There's a new book for anyone ever frustrated by the bureaucratic enforcement of the Endangered Species Act: The Hunter's Guide to Endangered Species by "The Old Biologist" (Xlibris, 2005). The pseudononymous author takes a light-hearted approach to the world's biological rarities, including recipes for such delicacies as California Condor Soup. Of course, not everyone will be amused by this extended jest. The publisher's press release opens with the question "Do environmentalists have a sense of humor?" I think we know the answer to that one.
  • Take Your Dirty Economic Development Elsewhere

    September 12, 2006
    It's only been a couple weeks since the state of California decided to create a cap on greenhouse gas emissions, and some businesses are already looking for an exit, according to the Las Vegas Review-Journal: The cap, designed to cut greenhouse gas output 25 percent by 2020, evoked stern responses from business advocates such as the California Chamber of Commerce, which said in a statement that the act would drive companies and jobs out of California and jack up power and fuel prices for residents of the GoldenState. Gino DiCaro, a spokesman for the California Manufacturers and Technology Association, said the limit will weigh heavily on emissions-producing cement makers, power companies, steel manufacturers and oil refiners. The Milken Institute reported that doing business in...
  • Beyond Accountability

    September 11, 2006
    Our friend Steve Milloy is back on the shareholder activist battleground, with a petition before the SEC to change the rules for U.S. shareholders in foreign-based corporations: “The purpose of the petition is to ensure that U.S. investors in certain foreign companies have the same opportunities to participate in corporate governance as the shareholders of domestic companies already enjoy under SEC rules,” said Action Fund Management's Steve Milloy. “U.S. investors should not be relegated by their government to second-class status.” Although this rule is long past due given the increasing involvement of foreign corporations in U.S. domestic affairs, we call this the ‘BP rule,'” said AFM's Tom Borelli. “Given BP's current legal problems that have caused adverse economic...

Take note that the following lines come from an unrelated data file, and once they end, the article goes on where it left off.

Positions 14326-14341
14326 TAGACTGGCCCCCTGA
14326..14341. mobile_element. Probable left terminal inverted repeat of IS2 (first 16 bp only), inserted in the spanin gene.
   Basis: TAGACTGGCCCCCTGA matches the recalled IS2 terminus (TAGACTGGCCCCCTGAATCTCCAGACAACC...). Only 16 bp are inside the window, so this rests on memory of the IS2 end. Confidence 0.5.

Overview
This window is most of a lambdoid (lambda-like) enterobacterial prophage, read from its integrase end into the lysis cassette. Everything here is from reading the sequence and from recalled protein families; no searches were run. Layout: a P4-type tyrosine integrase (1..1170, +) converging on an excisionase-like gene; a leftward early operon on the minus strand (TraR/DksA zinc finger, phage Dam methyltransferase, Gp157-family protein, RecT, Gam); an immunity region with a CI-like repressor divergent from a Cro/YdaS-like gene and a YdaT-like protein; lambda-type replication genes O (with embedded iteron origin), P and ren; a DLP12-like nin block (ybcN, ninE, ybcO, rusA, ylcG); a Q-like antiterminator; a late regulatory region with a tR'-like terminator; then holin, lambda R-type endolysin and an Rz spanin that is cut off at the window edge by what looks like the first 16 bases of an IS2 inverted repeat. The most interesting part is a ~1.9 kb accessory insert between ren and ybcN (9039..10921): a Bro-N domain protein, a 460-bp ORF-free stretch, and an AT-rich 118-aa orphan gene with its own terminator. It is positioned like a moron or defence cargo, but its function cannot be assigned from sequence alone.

• A Backyard Texas Tea Party

    September 7, 2006
    Despite recent good news on the oil front, some people are still upset with current energy prices. Louisiana oilman Steve Jordan has even decided to open a new field under his swimming pool. Like we at CEI, Mr. Jordan thinks the U.S. government should open up more domestic locations to energy exploration. We wish him the best of luck recouping his $2 million investment in equipment.
  • How many species are there?

    March 21, 2006
    All we can say is there are most certainly a lot and no one has any idea of how many. Close to two million have actually been collected, studied and undergone some taxonomic classification. Deciding where they fit and giving them a scientific description and a Latin name. Various biologists, naturalists and environmentalists estimate there could be up to 100 million species -- with obviuously 98% ofthem therefore still waiting to be discovered. Most will be bacteria, fungi, insects, beetles, etc. Plus totally weird things we've just been finding in last two decades -- the deep seabed life around volcanic vents thriving without sunlight and oxygen. Bacteria and perhaps lichens living underneath ice sheets. And of course scientists are still discovering entirely new species of birds and large mammals -- which were all thought to have been discovered as recently as 25 years ago....